- Central content library
- Collaboration Builder SDK
Early 2010s: It was the early 2010’s where instant messaging and chat usage really skyrocketed for larger businesses. However, there were certainly some external factors. It was also 2010 when social networking providers begin to offer IM abilities and smartphones encouraged conventional instant messaging by making text messaging pervasive. People were inundated with instant messaging options both in their personal lives as well as at work.
Microsoft Lync, Microsoft Office at the time, was a major forcing function on the business side. Although there were other options, Lync integrated with email (Outlook), making this messaging deployment for Microsoft a key part of IM use growing in the enterprise business space. We now all know and love Microsoft Lync as Microsoft Skype for Business today. In fact, there is no home or business that doesn’t know the name “Skype” when they hear it. Although, when we here the name Skype, we often don’t think of their instant messaging services, instead we think of video conferencing with chat as a supporting feature. Which leads us to our next, and final era.
What’s interesting is how instant messaging and chat are really making a huge comeback nearly 10 years later in the workplace. Think about somem of the names out there like SLACK, Atlassian’s HipChat, Google Hangouts, the list of instant messaging products goes on. What’s so intriguing to us, is that all of those instant messaging tools are integrating video which leads us to our next, and final era.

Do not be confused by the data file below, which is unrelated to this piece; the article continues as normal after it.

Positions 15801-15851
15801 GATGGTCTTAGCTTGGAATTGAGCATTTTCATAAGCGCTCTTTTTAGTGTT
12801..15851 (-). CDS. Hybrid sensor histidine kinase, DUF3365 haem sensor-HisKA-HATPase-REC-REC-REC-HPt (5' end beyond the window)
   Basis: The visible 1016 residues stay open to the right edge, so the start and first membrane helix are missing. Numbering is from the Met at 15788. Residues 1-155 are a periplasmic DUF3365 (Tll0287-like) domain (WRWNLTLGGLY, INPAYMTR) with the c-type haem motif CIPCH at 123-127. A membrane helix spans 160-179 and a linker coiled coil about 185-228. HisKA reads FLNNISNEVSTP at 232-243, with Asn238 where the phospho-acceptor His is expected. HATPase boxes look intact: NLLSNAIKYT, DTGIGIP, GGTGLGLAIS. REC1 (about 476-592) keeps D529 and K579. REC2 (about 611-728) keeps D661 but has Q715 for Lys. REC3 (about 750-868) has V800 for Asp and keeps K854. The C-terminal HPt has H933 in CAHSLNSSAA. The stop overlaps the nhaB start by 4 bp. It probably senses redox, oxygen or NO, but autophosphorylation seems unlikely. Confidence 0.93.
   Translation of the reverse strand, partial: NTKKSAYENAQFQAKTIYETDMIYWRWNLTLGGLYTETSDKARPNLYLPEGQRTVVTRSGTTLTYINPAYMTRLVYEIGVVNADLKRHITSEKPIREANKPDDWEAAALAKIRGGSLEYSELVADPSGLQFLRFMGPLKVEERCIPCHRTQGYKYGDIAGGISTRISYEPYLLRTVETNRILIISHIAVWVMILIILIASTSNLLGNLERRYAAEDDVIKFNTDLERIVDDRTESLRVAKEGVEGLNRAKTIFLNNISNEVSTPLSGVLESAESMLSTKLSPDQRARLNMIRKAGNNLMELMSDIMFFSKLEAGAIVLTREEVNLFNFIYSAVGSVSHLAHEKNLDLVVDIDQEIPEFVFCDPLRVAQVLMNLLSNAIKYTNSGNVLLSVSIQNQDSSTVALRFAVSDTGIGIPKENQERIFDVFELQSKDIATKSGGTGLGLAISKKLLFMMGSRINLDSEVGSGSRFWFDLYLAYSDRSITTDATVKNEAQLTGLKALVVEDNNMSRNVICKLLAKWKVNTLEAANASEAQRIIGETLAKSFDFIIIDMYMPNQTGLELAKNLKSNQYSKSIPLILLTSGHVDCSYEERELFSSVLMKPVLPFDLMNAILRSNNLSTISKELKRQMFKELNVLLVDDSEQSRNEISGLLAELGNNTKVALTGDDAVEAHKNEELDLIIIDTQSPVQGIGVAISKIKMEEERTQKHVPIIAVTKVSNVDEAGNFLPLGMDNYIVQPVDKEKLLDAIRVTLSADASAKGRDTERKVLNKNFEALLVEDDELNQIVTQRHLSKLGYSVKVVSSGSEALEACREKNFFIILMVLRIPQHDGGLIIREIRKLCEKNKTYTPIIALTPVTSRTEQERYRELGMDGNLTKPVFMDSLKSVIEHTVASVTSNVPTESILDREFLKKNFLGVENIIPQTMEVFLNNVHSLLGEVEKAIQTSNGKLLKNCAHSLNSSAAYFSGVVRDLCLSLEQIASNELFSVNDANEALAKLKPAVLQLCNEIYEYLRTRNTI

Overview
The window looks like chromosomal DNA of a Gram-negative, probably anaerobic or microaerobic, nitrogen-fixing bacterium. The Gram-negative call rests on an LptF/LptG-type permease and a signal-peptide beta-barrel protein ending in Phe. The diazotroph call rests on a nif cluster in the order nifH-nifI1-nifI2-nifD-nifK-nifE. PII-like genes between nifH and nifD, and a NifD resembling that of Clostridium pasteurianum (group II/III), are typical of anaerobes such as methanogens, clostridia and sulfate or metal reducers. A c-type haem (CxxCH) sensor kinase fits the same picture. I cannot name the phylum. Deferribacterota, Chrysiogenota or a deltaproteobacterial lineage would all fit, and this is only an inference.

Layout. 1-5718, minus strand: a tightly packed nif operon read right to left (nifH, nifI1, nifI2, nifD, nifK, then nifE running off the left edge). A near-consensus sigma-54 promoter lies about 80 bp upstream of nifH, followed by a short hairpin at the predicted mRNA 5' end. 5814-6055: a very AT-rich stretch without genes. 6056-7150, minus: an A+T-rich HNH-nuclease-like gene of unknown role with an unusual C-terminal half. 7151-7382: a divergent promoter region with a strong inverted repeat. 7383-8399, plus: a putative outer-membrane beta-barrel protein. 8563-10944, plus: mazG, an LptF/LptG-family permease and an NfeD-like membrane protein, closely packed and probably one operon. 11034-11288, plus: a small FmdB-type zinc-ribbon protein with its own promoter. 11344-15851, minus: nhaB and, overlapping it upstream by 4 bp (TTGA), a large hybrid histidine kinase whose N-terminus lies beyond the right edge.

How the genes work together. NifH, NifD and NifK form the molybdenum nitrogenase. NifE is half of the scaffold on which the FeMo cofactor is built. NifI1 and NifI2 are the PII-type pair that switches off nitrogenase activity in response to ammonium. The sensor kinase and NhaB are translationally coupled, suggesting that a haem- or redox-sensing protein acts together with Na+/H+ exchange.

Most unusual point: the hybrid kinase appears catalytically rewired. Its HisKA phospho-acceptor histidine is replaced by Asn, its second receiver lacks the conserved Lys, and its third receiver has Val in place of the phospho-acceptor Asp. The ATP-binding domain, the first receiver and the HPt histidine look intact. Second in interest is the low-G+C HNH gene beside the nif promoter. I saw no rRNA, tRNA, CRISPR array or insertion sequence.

Late 2010s: In May 2005, the first high definition video conferencing systems, produced by LifeSize Communications, were displayed at the Interop trade show in Las Vegas, Nevada, able to provide video at 30 frames per second with a 1280 by 720 display resolution. Then, Polycom introduced its first high-definition video conferencing system to the market in 2006.
As of the late 2010s, high-definition resolution for video conferencing is becoming a necessity in the enterprise business market. Video conferencing systems are going beyond the boardroom for use with hand-held mobile devices that combine the use of video, audio and on-screen drawing capabilities broadcasting in real-time over secure networks, independent of location. Often companies span across multiple geographic locations or are able to source the best talent despite location and allow for employees to work remotely. Meanwhile, mobile collaboration systems now allow multiple people in previously unreachable locations, such as workers on an off-shore oil rig, the ability to view and discuss issues with colleagues thousands of miles away.
This is why you’ve been reading headlines like, “Mobile Unified Communications and Collaboration Market Worth $17.38 Billion by 2019” from PR Newswire. The market is exploding, and forecasts indicate it will continue to grow. However, we’re predicting that much like instant messaging and chat, video will also make a solid comeback. Similar to instant messaging in the Early 2000s, young consumers are all about FaceTime and Skype to connect over video in real-time. This is not unlike what happened with IM over social media.
Thanks for reading! If you’d like to learn more about the state of UC from a UC manager’s perspective, check out our latest White Paper: 2016 State of Unified Communications.